Management of medical and hazardous waste in the emirate of Abu Dhabi

The world was not ready for a pandemic – Covid-19, be it the Healthcare sector or Waste Management sector.. The healthcare sector had the challenge of high volume of facilities including the intensive care units (ICU), beds, etc., as well as large volume of consumables like personal protective equipment (PPE), etc.

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Waste Management
April 21 2021
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Rotary Kiln Incinerator at Al Ain, Cleanco Waste Treatment LLC

Similarly, the waste management sector faced the challenge of proper handling and treatment of high volumes of highly infectious medical waste including the consumables used by healthcare professionals and patients. Further, large volumes of contaminated waste generated from quarantine facilities were also to be treated. The Abu Dhabi Waste Management Centre (Tadweer) sprang into action by deploying the already available incineration facilities, including the standby incinerators, and procuring mobile incinerators within a short period of time to take up the challenge.

Dr. Udayan Banerjee and Eng. Abdul Mohsin Mubarak Al Katheeri highlight the issues and significant measures undertaken by Tadweer to deal with these complex waste streams.

Improper treatment and disposal of medical waste poses serious hazards of secondary disease transmission due to exposures to infectious agents among waste handlers/waste workers, healthcare workers, patients, and the community in general to where waste is temporarily stored and finally improperly disposed. Similarly, the hazardous waste not only poses serious health hazard to the waste handlers/waste workers and the community at large, but a very serious adverse impact on the environment.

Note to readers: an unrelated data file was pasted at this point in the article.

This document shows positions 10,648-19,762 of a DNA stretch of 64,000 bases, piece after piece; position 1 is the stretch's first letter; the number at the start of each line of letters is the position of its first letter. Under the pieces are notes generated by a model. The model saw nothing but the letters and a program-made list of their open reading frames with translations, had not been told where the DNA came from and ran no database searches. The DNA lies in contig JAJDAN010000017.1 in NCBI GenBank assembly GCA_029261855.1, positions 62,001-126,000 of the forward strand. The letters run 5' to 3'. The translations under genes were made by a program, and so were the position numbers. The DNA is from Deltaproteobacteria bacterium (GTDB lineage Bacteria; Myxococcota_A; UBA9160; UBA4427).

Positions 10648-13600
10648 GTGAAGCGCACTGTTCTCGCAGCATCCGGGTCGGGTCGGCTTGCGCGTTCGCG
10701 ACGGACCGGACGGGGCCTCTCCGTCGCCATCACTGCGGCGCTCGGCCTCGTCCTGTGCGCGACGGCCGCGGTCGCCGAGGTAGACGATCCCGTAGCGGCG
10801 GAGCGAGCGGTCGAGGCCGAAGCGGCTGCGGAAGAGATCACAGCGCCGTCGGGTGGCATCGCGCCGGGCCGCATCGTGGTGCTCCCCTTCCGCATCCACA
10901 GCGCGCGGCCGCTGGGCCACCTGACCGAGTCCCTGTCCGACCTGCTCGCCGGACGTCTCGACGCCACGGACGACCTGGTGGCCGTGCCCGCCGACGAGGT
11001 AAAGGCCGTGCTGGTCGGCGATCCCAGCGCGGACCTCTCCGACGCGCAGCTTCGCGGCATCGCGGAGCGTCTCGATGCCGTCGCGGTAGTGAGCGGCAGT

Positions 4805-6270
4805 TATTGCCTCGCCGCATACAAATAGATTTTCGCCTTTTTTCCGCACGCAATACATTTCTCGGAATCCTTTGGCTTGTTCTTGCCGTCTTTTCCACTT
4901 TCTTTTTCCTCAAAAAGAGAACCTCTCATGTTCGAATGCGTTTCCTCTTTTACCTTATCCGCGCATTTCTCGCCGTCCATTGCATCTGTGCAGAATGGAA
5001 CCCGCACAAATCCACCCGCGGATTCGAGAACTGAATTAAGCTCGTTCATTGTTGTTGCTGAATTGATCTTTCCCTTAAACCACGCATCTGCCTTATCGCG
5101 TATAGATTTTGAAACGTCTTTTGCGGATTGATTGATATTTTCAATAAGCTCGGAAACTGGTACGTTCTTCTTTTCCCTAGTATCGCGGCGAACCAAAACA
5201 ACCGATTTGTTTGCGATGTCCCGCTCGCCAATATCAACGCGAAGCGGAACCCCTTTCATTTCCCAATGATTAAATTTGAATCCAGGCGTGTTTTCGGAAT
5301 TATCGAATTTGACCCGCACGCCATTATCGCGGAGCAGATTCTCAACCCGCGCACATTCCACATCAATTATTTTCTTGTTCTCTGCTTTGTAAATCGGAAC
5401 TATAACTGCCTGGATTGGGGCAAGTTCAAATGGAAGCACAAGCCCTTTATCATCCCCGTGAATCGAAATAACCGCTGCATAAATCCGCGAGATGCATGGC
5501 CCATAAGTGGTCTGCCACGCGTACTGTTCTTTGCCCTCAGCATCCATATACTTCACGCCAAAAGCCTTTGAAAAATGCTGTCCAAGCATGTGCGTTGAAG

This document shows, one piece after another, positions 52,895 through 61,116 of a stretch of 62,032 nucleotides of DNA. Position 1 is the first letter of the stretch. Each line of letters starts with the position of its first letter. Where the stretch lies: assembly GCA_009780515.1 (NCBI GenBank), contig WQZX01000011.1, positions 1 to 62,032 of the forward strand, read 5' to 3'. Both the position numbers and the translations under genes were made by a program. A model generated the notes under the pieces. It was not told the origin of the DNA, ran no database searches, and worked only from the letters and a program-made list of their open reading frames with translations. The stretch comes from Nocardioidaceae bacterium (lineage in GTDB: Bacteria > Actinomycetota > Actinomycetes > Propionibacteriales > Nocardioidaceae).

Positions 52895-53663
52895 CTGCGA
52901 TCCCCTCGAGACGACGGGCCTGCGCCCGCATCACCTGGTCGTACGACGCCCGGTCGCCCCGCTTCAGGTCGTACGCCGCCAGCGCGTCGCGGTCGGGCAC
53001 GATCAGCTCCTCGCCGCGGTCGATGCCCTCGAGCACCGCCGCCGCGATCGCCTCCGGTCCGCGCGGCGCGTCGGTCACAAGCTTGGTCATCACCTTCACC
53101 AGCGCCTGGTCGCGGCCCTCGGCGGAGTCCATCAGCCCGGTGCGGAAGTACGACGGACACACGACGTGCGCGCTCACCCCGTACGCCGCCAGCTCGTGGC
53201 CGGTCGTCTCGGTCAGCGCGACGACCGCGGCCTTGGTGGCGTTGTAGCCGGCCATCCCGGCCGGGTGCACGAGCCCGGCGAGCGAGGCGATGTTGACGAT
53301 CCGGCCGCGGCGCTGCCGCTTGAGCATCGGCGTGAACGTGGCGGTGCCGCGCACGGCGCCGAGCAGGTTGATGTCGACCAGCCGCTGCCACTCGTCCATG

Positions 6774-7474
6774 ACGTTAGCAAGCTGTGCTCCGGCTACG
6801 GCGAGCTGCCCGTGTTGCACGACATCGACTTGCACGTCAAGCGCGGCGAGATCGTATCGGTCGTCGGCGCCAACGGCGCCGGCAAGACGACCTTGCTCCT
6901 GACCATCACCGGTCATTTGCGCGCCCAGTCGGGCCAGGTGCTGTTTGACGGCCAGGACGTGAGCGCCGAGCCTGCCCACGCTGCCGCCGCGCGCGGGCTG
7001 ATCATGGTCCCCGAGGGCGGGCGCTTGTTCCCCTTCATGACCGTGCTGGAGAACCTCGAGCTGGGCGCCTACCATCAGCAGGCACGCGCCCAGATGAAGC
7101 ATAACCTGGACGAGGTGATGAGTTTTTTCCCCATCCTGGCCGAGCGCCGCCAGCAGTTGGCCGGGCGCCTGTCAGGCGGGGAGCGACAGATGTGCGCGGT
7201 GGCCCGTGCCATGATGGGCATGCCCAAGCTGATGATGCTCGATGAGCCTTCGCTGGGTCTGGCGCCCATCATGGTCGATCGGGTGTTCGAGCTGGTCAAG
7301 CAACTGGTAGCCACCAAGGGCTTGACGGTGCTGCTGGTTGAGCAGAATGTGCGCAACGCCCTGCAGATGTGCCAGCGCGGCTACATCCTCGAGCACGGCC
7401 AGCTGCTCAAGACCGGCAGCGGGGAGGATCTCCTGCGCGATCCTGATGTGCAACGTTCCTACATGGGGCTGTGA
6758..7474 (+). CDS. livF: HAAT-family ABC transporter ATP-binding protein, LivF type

Medical waste includes pathological waste (including but not limited to tissues, blood, etc.), other infectious waste, pharmaceutical waste including cytotoxic waste, sharps (including needles, blades, surgical equipment, etc.), hazardous chemical waste including residues,radioactive waste, etc. Pathological and infectious wastes are supposed to contain pathogens (diseasecausing bacteria, viruses, parasites, or fungi), in effective concentration or quantity to cause disease in vulnerable hosts that may get exposed to the same.

There is no single solution that is recommended for treatment of medical waste to mitigate the potential hazards. Universally several technologies are in practice, however the selection of technology for destruction and decontamination is primarily focused at mitigating the potential hazards as well as considering the local factors. Certain technologies, such as incineration, for example, is considered effective when equipment is well maintained and is operated in the context of strict monitoring, regulatory compliance and surveillance. At the same time a poorly maintained incinerator or pushed to run beyond the design parameters, could be potentially hazardous. The UAE Federal Ministry of Climate Change and Environment has set out regulation (ministerial decree No. 37 of 2001), which stipulates primarily use of incineration as treatment of medical waste other than the radioactive waste, which needs to be handled separately.

Other than incineration, some medical waste treatment facilities use autoclaving. However, the sterilized material is finally required to be disposed in sanitary landfill. In the context of UAE, it is a dual regulatory requirement, one as per the ministerial decree No. 37 of 2001 and the second as per the UAE National Agenda 2021, which has set out the target for waste diversion away from the landfills.